Rectal Administration

  1. Hey everybody,

    Me and a group of others will be presenting information on rectal administration of drugs. Anyone have anything interesting to seway about the topic? So far I have some basic facts but would love to hear any real life situations or stories.

    What I have so far:

    Advantages:
    -relatively rapid absorption
    -good alternative to oral when patient experiences nausea or vomiting
    -useful for local and system drug therapies.
    -usually leads to mixed first pass and non-first pass metabolism

    Disadvantages
    -uncomfortable and embarrassing.
    -higher cost than oral meds

    Nursing Considerations
    -absorption erratic and unpredictable
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  2. 3 Comments

  3. by   EricJRN
    Have you read about Diastat? Prehospital providers and family members of seizure patients now have an alternative to IV Valium/diazepam, as it can be particularly difficult to start an IV on a patient in status epilepticus.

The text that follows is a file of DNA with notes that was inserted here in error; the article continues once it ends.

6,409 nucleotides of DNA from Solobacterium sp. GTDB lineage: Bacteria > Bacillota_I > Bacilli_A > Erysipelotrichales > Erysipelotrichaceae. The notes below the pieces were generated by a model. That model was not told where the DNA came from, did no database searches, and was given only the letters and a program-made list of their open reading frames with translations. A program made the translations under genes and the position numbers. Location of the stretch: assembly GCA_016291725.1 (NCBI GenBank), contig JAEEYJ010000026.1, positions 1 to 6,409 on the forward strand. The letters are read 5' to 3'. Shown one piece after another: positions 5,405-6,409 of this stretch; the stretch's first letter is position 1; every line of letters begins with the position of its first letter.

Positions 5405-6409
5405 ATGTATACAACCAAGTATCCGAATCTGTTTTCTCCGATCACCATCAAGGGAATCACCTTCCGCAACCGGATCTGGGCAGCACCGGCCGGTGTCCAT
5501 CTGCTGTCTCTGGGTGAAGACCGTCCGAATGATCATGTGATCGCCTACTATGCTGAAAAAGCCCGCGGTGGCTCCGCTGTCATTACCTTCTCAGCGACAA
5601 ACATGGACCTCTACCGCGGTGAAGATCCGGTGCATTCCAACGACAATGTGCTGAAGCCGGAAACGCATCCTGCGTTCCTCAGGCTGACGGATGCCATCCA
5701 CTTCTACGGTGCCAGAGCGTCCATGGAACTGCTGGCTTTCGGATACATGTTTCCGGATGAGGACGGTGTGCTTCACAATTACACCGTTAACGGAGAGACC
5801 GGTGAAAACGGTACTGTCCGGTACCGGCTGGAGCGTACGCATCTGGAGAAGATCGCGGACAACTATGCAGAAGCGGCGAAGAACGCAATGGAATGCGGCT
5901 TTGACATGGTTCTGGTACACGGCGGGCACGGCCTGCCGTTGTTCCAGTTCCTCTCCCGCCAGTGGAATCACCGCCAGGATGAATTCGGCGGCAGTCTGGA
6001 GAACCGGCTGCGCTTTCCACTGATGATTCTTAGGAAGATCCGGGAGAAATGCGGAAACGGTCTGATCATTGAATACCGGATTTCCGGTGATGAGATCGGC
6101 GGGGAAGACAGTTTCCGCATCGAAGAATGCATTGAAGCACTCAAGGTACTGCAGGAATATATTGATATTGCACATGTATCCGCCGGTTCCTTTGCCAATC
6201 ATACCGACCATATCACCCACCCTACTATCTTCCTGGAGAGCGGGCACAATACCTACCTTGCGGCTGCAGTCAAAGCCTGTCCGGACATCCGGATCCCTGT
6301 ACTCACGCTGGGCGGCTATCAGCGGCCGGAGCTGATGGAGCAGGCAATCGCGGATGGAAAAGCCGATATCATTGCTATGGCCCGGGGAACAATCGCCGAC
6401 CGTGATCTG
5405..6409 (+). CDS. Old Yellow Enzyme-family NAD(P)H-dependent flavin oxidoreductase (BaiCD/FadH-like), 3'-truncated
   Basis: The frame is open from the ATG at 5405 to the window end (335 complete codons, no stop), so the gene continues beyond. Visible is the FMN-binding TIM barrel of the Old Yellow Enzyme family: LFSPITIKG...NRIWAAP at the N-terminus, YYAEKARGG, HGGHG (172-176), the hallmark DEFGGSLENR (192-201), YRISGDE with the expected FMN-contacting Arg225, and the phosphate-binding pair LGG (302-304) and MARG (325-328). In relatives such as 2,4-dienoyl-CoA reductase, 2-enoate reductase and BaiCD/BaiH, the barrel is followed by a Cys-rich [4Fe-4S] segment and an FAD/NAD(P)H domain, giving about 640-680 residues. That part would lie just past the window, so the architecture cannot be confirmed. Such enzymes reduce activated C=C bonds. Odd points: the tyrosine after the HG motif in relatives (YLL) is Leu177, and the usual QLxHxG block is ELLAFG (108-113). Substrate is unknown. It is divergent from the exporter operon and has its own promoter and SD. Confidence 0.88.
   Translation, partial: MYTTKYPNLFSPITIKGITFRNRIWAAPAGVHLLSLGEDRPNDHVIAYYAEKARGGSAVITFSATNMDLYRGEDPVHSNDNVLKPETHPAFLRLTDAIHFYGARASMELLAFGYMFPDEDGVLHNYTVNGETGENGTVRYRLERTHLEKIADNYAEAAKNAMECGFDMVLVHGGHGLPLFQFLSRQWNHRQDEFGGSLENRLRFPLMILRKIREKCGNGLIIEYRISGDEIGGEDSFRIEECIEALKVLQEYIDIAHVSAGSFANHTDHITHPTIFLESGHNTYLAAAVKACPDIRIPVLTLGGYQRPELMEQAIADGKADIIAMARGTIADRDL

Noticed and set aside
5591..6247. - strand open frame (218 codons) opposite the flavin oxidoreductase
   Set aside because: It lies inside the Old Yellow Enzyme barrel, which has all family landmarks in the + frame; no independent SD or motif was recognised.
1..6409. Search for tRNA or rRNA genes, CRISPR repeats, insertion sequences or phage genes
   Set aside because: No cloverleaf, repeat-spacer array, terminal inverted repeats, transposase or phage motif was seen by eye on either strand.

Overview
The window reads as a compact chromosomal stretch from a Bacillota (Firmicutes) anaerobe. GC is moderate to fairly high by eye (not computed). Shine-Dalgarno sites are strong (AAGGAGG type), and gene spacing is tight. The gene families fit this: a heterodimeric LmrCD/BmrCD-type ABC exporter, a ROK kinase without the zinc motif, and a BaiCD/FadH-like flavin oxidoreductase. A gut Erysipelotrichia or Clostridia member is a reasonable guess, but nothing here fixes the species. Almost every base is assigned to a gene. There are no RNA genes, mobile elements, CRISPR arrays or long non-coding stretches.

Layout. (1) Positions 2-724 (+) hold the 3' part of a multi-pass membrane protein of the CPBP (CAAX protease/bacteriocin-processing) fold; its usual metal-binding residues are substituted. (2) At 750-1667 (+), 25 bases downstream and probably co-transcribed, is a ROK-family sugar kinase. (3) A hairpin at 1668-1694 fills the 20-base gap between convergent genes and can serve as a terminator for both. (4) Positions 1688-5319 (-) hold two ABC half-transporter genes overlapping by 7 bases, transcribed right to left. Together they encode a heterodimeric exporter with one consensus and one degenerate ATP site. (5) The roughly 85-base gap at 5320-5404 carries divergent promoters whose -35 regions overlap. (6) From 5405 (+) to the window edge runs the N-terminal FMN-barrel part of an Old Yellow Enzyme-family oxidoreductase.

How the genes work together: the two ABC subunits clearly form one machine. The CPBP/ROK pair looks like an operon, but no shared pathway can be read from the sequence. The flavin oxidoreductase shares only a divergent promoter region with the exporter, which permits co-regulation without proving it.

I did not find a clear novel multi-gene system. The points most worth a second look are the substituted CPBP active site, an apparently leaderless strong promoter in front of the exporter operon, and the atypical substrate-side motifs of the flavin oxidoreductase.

4. by   xt1
    No I haven't. Thanks for the info. I'm reading about it now.
  5. by   nursechris1
    In hospice, we use medications per the rectal route when the patient cannot swallow, or is having a great deal of nausea. There are many drugs that can be given rectally, including oxycontin tabs. We also use compounded drugs. The pharmacy mixes a combination of drugs and puts them in suppository form. For nausea, we use ativan, benadryl, reglan, and haldol. This is very effective, and the patient doesn't have to try to swallow 4 separate medications.

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